Newspaper article St Louis Post-Dispatch (MO)

Nicklaus Turns into Bogeyman on Blacks in Golf

Newspaper article St Louis Post-Dispatch (MO)

Nicklaus Turns into Bogeyman on Blacks in Golf

Article excerpt

We rr are four years removed from the Shoal Creek upheaval, which led to a quiet revolution in one of America's last bastions of white supremacy, the private golf clubs. In truth, we may have made no progress at all.

At least, no progress in attitude based on distressing remarks made by one of golf's primary spokesmen, Jack Nicklaus. He was in Whistler, British Columbia, at Green Lakes Golf Club, a course he designed, when a reporter from The Province, a daily newspaper in Vancouver, asked him about the paucity of African-Americans in golf. Nicklaus' answer was, "Blacks have different muscles that react in different ways."

That was racist. That was an ugly blunder. Blacks hear insensitive comments every day while living in a white world. But you don't expect to hear something like this from one who across the passage of time appeared to be even-handed and insightful while establishing himself as the game's greatest player.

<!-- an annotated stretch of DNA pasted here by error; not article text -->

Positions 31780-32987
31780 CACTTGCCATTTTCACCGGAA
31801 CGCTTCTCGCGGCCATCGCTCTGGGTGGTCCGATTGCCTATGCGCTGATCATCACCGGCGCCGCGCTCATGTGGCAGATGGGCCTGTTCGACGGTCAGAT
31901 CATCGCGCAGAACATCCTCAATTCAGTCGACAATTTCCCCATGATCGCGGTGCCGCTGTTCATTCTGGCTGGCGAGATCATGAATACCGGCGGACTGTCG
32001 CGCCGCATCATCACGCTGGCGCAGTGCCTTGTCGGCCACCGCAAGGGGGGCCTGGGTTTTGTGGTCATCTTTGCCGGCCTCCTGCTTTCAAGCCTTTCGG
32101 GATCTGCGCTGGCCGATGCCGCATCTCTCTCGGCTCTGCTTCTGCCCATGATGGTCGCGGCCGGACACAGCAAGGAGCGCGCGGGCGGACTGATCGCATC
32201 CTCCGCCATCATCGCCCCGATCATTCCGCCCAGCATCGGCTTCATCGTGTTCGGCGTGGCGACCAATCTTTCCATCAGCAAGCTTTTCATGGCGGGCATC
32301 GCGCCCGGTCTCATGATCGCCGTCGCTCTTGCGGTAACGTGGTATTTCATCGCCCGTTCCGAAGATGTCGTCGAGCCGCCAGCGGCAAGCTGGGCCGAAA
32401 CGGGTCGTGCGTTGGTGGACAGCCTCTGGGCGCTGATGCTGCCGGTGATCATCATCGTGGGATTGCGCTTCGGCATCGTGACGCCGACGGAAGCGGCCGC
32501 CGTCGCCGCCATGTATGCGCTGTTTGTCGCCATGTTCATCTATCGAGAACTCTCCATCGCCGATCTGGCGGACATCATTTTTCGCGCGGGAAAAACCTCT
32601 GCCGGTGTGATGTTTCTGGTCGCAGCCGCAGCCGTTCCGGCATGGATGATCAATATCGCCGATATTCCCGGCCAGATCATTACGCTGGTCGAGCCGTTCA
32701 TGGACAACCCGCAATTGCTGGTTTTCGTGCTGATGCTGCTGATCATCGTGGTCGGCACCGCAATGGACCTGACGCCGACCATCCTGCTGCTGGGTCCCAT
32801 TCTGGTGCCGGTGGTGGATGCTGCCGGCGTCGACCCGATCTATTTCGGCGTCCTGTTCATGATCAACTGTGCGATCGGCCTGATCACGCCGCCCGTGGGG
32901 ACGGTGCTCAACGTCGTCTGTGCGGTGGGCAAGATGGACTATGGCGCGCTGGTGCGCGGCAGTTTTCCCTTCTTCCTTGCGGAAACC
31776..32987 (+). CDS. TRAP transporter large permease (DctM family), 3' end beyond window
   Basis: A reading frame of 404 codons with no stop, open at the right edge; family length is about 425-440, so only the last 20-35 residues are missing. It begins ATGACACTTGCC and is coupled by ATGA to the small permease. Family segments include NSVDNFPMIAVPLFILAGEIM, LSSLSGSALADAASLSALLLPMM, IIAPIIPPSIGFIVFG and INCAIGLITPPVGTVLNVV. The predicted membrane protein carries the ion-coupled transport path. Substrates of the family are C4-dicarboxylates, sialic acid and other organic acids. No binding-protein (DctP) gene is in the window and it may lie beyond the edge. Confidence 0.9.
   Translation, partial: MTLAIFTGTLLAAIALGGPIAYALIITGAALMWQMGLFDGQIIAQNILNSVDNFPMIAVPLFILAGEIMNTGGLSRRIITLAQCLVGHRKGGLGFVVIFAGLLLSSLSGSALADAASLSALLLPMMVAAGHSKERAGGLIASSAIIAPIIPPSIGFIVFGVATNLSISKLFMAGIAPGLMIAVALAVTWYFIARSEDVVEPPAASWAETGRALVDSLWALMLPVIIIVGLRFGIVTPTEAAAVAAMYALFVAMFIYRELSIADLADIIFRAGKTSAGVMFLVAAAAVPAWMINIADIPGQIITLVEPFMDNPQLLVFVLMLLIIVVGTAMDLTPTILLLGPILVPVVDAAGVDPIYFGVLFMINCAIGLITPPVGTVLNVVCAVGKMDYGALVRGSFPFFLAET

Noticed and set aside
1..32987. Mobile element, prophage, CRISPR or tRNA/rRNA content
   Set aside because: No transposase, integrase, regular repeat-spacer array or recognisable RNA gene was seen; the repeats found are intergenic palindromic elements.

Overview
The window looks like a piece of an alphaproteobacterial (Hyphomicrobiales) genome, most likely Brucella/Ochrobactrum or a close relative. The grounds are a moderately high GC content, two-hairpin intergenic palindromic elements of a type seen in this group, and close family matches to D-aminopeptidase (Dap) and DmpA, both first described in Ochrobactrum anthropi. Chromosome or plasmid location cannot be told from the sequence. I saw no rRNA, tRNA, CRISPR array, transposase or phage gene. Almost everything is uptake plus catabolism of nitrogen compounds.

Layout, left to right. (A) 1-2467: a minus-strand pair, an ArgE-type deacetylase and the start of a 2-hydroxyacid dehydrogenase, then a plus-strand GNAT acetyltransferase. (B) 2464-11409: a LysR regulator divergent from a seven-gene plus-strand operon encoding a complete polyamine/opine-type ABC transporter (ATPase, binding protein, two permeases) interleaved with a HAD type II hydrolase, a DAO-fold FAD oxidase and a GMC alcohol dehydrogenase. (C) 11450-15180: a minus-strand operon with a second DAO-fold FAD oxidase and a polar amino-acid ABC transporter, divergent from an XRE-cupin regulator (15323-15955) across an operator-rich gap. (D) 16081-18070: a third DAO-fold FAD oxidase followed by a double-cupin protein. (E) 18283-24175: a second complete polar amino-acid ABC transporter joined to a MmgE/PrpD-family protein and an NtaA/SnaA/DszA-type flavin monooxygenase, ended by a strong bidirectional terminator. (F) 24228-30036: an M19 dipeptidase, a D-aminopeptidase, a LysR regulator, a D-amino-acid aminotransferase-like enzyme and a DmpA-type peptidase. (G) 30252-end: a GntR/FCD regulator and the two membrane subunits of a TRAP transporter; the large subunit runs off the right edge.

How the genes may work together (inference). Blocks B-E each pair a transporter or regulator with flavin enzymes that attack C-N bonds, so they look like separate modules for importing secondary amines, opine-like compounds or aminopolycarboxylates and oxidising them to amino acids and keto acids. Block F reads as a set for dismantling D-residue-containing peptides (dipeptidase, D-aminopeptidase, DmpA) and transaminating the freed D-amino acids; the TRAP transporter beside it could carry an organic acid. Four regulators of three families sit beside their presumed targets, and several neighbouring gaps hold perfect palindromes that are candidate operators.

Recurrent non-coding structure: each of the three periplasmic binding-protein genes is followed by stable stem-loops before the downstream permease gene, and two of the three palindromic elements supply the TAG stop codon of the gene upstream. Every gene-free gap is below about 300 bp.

Nicklaus stepped into territory previously trampled by Al Campanis and Jimmy The Greek, who disgraced themselves with thoughtless, foolish racial statements.

Muscles? Did I miss something? Has Nicklaus acquired a medical degree?

The issue of few minorities in golf is not muscles. It is access. How many inner-city kids get the opportunity to be introduced to golf?

Racism is a disease. When people in the spotlight, such as Nicklaus, say discriminatory things, I can only conclude that America is beset with a sickness that isn't healing.

Nicklaus' comments are an affront to the memory of Arthur Ashe, who chipped away at injustice guided by a belief that through gentle persistence, doors would open for blacks in sports as well as in all walks of life. Ashe believed the smallest crumb was better than nothing at all.

I ask, how are we going to wipe out this disease when someone such as Nicklaus - who apparently isn't as enlightened as I thought - believes what he believes? He employed the line that many do when they wish they hadn't said what they did. He said his remarks were taken out of context.

But when asked if those who carry the highest profile in golf could have helped remove the whiteness in the game by refusing to play at clubs that barred minorities, he said, "I don't buy that. …

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